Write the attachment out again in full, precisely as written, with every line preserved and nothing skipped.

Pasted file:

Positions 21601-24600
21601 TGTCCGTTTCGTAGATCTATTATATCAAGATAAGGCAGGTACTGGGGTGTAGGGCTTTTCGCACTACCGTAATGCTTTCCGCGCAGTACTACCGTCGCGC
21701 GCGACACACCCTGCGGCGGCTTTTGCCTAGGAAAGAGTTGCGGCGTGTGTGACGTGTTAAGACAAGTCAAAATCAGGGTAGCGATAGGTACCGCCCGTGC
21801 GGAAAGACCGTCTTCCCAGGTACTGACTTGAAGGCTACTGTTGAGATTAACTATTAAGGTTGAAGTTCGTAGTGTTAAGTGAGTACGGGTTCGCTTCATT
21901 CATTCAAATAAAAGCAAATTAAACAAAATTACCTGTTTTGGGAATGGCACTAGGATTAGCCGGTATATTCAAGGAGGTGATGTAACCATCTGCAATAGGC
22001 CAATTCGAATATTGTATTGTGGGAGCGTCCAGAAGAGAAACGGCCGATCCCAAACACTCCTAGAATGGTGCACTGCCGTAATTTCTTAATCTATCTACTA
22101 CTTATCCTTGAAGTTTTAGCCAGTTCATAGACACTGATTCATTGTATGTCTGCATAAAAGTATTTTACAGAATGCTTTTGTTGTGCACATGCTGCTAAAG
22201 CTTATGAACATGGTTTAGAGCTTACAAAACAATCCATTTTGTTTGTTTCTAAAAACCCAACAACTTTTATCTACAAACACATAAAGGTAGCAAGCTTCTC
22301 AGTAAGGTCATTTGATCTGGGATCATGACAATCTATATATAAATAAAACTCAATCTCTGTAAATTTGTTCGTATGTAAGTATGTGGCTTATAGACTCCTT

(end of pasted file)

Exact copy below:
Positions 21601-24600
21601 TGTCCGTTTCGTAGATCTATTATATCAAGATAAGGCAGGTACTGGGGTGTAGGGCTTTTCGCACTACCGTAATGCTTTCCGCGCAGTACTACCGTCGCGC
21701 GCGACACACCCTGCGGCGGCTTTTGCCTAGGAAAGAGTTGCGGCGTGTGTGACGTGTTAAGACAAGTCAAAATCAGGGTAGCGATAGGTACCGCCCGTGC
21801 GGAAAGACCGTCTTCCCAGGTACTGACTTGAAGGCTACTGTTGAGATTAACTATTAAGGTTGAAGTTCGTAGTGTTAAGTGAGTACGGGTTCGCTTCATT
21901 CATTCAAATAAAAGCAAATTAAACAAAATTACCTGTTTTGGGAATGGCACTAGGATTAGCCGGTATATTCAAGGAGGTGATGTAACCATCTGCAATAGGC
22001 CAATTCGAATATTGTATTGTGGGAGCGTCCAGAAGAGAAACGGCCGATCCCAAACACTCCTAGAATGGTGCACTGCCGTAATTTCTTAATCTATCTACTA
22101 CTTATCCTTGAAGTTTTAGCCAGTTCATAGACACTGATTCATTGTATGTCTGCATAAAAGTATTTTACAGAATGCTTTTGTTGTGCACATGCTGCTAAAG
22201 CTTATGAACATGGTTTAGAGCTTACAAAACAATCCATTTTGTTTGTTTCTAAAAACCCAACAACTTTTATCTACAAACACATAAAGGTAGCAAGCTTCTC
22301 AGTAAGGTCATTTGATCTGGGATCATGACAATCTATATATAAATAAAACTCAATCTCTGTAAATTTGTTCGTATGTAAGTATGTGGCTTATAGACTCCTT